This preference means that we read, for example, that “the three major medievalist writers of the 1990s are Robert Jordan, Terry Goodkind and George R.R. Martin.” This is perhaps understandable given the backgrounds of James and Mendlesohn but it is still pretty perverse given its lack of popular currency (particularly since elsewhere Mendlesohn has said that epic fantasy is, in fact, her preferred term). You might argue that an academic work should use technical language rather than casual, fannish language, however, as we’ve seen above, the language isn’t really technical enough. The other obvious rebuttal is that the book should be read forwards, rather than backwards; true enough and I am yet to read the whole of A Short History but a reference work is infinitely more useful if it can be dipped into in this way. There is greater explication within the text though. For example, they begin the chapter on the Eighties by saying:

If we are contend that quest fantasies became the dominant tradition in the 1980s, we need to explain the difference between quest fantasies and the older sword-and-sorcery… Quest fantasies come to an end, usually with some sort of healing of the land, and either a restoration or dissolution of magic, whereas sword-and-sorcery fantasies always have room for another adventure. (p. 119)

I am not especially persuaded by this but, even so, it would have been nice if this distinction had been picked up in the glossary. This seems to be indifference born out of contempt as James and Mendlesohn give the strong impression they don’t really care for epic fantasy. That is fair enough as a matter of personal preference but it becomes a bit of an impediment when you a writing a history of the genre of which it has been the most commercially successful and visible subgenre for at least two decades. Take, for example, the case of Steven Erickson, one of the most acclaimed epic fantasy writers of the last two decades. There are two references to him in A Short History which read in their entirety:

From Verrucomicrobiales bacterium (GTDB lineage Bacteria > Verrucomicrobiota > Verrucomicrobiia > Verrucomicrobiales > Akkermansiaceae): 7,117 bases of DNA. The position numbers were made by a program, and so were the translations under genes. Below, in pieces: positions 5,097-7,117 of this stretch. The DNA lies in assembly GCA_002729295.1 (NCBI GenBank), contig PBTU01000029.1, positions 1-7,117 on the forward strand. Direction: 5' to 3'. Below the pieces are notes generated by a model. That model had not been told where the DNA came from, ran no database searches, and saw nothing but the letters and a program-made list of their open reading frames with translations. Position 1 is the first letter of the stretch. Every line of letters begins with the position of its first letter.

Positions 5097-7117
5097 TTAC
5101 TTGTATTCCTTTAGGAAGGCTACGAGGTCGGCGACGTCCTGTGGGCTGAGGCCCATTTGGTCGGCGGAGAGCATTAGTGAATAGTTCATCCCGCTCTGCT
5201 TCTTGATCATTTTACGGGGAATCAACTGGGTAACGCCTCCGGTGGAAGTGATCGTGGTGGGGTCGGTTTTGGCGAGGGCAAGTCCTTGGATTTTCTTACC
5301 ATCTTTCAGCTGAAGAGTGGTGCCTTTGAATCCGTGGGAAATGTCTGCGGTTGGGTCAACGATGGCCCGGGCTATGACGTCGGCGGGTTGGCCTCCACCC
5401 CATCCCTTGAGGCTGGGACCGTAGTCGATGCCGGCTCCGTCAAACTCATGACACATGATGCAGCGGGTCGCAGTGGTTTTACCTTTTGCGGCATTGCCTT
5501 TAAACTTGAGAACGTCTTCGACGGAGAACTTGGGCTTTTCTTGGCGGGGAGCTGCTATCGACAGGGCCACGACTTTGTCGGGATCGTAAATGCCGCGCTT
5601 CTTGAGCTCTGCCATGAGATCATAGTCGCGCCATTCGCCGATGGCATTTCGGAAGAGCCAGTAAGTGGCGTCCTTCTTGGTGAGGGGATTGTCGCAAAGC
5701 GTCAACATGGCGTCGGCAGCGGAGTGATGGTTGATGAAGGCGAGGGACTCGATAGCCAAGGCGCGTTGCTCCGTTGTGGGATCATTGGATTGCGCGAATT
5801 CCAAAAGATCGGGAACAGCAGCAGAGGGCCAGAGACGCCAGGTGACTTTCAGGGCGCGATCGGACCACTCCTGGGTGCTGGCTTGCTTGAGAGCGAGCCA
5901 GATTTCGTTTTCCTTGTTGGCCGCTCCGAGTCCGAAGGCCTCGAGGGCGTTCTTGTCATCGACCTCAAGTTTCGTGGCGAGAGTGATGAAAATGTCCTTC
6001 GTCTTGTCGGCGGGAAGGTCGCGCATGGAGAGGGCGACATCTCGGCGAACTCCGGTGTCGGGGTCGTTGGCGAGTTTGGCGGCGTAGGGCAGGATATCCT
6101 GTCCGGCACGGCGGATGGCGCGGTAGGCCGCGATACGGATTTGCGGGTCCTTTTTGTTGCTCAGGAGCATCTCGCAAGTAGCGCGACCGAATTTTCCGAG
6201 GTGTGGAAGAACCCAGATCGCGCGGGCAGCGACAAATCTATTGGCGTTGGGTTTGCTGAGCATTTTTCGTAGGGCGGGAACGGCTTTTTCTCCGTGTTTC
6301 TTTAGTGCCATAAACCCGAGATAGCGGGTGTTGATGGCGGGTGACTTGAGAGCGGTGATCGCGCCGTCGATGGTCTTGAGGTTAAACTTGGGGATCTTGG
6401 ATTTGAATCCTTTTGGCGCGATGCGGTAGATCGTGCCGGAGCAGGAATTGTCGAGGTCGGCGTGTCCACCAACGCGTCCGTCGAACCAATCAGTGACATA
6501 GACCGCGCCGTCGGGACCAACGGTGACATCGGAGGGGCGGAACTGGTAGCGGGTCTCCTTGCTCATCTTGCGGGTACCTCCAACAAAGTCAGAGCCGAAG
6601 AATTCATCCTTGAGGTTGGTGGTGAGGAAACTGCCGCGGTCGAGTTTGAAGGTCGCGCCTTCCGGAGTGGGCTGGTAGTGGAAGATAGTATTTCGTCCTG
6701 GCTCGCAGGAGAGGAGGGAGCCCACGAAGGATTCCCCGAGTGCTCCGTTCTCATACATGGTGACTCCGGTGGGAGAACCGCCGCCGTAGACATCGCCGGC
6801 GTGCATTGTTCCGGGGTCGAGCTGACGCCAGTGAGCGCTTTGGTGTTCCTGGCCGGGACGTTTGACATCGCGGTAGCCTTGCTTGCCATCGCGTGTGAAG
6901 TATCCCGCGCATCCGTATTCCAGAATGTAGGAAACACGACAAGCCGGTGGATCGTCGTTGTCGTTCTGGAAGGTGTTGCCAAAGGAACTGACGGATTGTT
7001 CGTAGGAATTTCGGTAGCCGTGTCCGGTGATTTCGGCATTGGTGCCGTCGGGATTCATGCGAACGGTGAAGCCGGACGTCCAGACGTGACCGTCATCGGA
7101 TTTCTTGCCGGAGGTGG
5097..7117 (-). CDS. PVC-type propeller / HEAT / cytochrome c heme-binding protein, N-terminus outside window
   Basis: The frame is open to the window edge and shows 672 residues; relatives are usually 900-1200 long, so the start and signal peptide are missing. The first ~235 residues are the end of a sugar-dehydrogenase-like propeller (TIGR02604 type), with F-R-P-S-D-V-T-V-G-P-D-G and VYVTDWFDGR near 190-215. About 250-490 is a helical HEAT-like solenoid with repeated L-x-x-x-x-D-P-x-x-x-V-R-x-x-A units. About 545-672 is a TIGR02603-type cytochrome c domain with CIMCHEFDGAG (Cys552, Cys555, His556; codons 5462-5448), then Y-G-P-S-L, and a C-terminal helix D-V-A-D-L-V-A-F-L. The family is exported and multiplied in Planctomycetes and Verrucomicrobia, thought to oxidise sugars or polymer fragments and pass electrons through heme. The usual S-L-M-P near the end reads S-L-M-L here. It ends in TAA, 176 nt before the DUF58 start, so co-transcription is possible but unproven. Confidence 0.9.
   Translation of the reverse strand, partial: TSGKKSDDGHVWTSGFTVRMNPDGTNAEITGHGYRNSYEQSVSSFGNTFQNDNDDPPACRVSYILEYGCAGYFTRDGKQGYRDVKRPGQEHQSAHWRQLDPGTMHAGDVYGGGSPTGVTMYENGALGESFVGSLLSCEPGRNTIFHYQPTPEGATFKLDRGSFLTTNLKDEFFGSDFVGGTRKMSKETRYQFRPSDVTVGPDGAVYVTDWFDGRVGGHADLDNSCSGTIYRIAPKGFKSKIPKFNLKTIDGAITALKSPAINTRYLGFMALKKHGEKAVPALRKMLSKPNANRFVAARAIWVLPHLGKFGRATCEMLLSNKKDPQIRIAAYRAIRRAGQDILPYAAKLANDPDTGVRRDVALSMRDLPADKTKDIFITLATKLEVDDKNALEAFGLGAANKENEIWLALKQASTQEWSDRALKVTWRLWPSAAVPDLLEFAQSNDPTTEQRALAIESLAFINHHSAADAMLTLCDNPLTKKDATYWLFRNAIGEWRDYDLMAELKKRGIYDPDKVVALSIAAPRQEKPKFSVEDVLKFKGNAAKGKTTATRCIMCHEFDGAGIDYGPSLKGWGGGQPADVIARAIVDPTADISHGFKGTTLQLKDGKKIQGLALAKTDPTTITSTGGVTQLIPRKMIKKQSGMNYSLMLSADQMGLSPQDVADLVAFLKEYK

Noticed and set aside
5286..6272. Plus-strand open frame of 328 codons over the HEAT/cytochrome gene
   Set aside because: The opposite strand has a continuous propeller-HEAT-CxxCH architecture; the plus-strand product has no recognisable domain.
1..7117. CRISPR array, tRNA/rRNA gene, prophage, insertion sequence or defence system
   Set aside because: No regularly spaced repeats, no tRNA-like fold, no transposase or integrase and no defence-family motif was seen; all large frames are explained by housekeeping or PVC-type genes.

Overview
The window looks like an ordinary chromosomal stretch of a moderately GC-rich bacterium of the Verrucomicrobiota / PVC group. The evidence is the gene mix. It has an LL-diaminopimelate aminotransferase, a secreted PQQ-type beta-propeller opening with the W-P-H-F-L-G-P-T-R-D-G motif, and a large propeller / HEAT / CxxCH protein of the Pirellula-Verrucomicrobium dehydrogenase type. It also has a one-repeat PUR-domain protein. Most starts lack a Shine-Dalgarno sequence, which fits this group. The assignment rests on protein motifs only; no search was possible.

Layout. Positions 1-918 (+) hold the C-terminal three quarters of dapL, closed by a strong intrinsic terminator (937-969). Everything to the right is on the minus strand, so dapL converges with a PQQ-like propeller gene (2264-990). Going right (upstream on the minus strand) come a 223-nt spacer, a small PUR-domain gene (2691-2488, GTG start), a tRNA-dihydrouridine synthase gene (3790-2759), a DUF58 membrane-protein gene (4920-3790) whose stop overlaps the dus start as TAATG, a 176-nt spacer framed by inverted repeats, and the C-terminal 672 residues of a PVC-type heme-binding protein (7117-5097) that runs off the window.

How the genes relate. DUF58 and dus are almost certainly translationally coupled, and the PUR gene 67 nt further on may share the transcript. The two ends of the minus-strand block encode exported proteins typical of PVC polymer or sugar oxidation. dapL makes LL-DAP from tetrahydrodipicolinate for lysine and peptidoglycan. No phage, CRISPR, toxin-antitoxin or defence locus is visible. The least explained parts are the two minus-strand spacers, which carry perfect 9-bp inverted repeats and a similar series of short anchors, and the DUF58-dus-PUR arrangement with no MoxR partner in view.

George R.R. Martin’s more realistic and hardcore mode has influenced a number of new writers including the Canadians Steven Erikson and Scott Bakker. (p. 146)

We have already mentioned a number of Canadian writers whose careers began in the 1990s or earlier, such as Steven Erikson… We do not intend to discuss them in detail here. (p. 199)

That is it. The caveat “short” in the title is well taken but perhaps a better word would have been “partial”.

By the way, if you are still pondering what dark fantasy might be, they have a definition of that too: “A fantasy story which borrows elements from horror, and which typically does not end in eucatastrophe.” So that’s that cleared up.

Written by Martin

19 February 2010 at 09:08

I’m Searching For The New Soul Rebels But I Can’t Find Them Anywhere, Where Have You Hidden Them?

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New Weird: a marketing category (or perhaps a movement) around the turn of the millennium, which explored new and often disturbing ways of looking at fantasy motifs and at the borderlands between science fiction and fantasy.

This is how Farah Mendlesohn and Edward James define New Weird in the glossary to their A Short History Of Fantasy. I think it is safe to say that New Weird never really got off the ground as either a marketing category or a movement, it was more of an idea or a discussion. As I wrote in 2006 in a survey of SF movements for Vector:

This is a movement so nebulous that no one could agree on a name for it, let alone a definition and its practioners often deny they write it. The two writers probably most associated with the idea—the pulpy but serious China Miéville and the literary but playful Jeff VanderMeer—use shared genre antecedents to produce very different results. Editorials on the New Weird penned by Miéville, Justina Robson and Graham Joyce did appear in The Third Alternative but these, and the thrashing out of ideas on various internet message boards, only reinforced the lack of commonality. This is mutual respect, mutual ancestry and mutual interests but not anything you could call a manifesto.